An interview with former IBF super-middleweight champion boxer, Caleb Truax.
By: Maria Hileman
Photography By: Jesse Kelley
It’s not every day you get the opportunity to sit down with a world-champion boxer. Any anxiousness I may have been feeling coming into this interview quickly fizzled when I met Osseo, Minnesota, native Caleb Truax. He greeted me with a huge smile and offered me an 8 Count IPA — the beer he created in partnership with Big Lake, Minnesota’s Lupulin Brewing.
You’d never know from his humbleness and calming energy that Truax has made a career of pummeling boxers in the ring. And quite an impressive career at that. Truax shocked the world when he defeated James DeGale in London for the International Boxing Federation (IBF) super middleweight title. He entered that 2017 fight as the underdog but quickly rose to stardom in the boxing world.
For Caleb, the 8 count represents the determination it takes to stand up in the face of adversity, which is something he knows a thing or two about. Truax came from humble beginnings. He was raised by a single mother who had to shuttle her three kids from place to place. Sports were Truax’s escape from a life constantly on the move. It offered him an arena to compete in and a place to make friends.
I was shocked to learn that Truax never wanted to become a professional boxer. He basically wanted to be able to pay off his student loans and create a comfortable life for his family (he shares his days with his lovely girlfriend, Michelle, and their two adorable children, Gia and Camden). He told me the average professional boxer starts fighting at age 6. Truax was 20 when he started boxing. Fighters also typically compete in around 300 amateur fights before turning pro, and he did only 35. This all ties together in his personal mantra: “Cut no corners.” Truax started late in his career, so he didn’t have the luxury to cut corners. He had to commit to putting in the work and to outthink his opponents. He had to take the hard route in order to be successful so late in the game.
Truax was in college when he began boxing. He and his buddy decided to enter a Toughman Contest at CR’s Sports Bar in Coon Rapids. For $30, anyone could get in the ring and fight. His buddy got knocked out in the first round. Truax also faced defeat that night, but he left with a sense of excitement nonetheless. Luckily, Truax’s current and only coach, Tom Halstead, was there that night and encouraged him to train at Lyke’s Boxing Gym.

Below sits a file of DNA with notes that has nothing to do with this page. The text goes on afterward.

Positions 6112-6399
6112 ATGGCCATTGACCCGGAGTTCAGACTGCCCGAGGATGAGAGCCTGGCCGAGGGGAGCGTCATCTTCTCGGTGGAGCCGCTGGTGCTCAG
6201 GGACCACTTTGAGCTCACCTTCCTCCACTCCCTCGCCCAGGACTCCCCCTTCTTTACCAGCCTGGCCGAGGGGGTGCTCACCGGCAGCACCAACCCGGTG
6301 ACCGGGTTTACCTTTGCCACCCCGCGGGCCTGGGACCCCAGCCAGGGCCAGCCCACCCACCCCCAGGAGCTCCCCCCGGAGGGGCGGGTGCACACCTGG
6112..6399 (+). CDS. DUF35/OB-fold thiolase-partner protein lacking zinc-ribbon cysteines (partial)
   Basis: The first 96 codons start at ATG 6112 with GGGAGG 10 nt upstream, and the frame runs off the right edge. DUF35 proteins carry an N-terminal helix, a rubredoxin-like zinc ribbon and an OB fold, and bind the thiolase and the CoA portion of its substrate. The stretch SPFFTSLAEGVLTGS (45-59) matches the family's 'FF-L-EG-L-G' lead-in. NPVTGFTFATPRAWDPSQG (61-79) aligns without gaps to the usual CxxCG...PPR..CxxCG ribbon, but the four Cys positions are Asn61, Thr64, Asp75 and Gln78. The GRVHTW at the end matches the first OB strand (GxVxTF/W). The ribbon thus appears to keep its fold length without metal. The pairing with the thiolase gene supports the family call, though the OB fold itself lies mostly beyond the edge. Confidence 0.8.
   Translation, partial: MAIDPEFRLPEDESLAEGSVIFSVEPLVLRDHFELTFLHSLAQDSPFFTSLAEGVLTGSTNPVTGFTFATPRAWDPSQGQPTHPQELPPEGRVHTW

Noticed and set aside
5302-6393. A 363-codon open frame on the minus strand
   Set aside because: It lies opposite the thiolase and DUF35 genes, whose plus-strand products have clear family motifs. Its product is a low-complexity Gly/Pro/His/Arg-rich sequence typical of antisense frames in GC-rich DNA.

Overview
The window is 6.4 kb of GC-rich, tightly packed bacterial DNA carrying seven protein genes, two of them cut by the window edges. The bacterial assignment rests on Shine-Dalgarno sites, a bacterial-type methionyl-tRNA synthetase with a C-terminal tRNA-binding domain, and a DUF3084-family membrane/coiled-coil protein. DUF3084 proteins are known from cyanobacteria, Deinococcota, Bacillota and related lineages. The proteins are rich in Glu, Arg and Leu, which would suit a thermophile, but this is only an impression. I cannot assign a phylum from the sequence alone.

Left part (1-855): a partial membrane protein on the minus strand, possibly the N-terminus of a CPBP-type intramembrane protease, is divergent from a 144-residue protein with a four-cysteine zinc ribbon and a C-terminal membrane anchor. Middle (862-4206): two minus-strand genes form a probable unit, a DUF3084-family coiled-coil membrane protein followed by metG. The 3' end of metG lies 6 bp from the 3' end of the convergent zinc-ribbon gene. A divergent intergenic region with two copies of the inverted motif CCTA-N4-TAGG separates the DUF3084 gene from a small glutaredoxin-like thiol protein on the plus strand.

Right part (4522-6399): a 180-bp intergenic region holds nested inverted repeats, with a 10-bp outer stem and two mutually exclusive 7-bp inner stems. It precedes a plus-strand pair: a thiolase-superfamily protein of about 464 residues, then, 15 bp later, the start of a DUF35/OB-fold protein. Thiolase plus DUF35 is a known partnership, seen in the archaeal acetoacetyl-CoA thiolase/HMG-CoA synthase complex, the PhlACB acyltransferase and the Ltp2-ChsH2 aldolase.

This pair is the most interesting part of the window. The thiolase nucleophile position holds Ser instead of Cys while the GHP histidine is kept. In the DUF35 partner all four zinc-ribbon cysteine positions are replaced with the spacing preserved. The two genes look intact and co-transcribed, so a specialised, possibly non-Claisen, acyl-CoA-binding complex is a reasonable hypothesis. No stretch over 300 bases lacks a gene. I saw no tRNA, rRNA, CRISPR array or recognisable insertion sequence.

A determined Truax took a bus from the University of Minnesota every day to Anoka, 1.5 hours each way, to train after class. His Lyke’s family gave him the training and support to help him become an amateur fighter. He then transitioned into professional fighting (he met Michelle during his eighth pro fight) and became a True Cinderella Man after his mesmerizing defeat of DeGale.
So why beer? Truax had to hold down a job at the start of his career to keep things afloat. He got a job at MGM liquor store as a craft beer buyer and fell in love with the craft beer industry. His partnership with Lupulin Brewing started simply enough. He’d stop by for a beer before ice fishing trips with his friends and eventually got to know the brewers and employees. Just like Truax, the guys at Lupulin don’t cut corners. They like to do things the hard way … the right way. No shortcuts. The friendship propelled Lupulin to sponsor Truax in his fights. He started hosting his after-fight parties at the brewery. So the logical next step was a beer collaboration, and the 8 Count IPA was born. And after tasting it, I’d agree it’s a knockout.
8 count: The time a boxer has to prove they are ready to rumble again after being knocked down.
It was an honor to meet Truax, a world champion and overall stand-up guy. We at Lake and Company are all rooting for him and wish him continued success. Be sure to stop by Hotel Rapids to grab a pint of 8 Count IPA. You never know, you might even run into The Champ while you’re there.
Read more of our stories in Issue 22 of Lake and Company.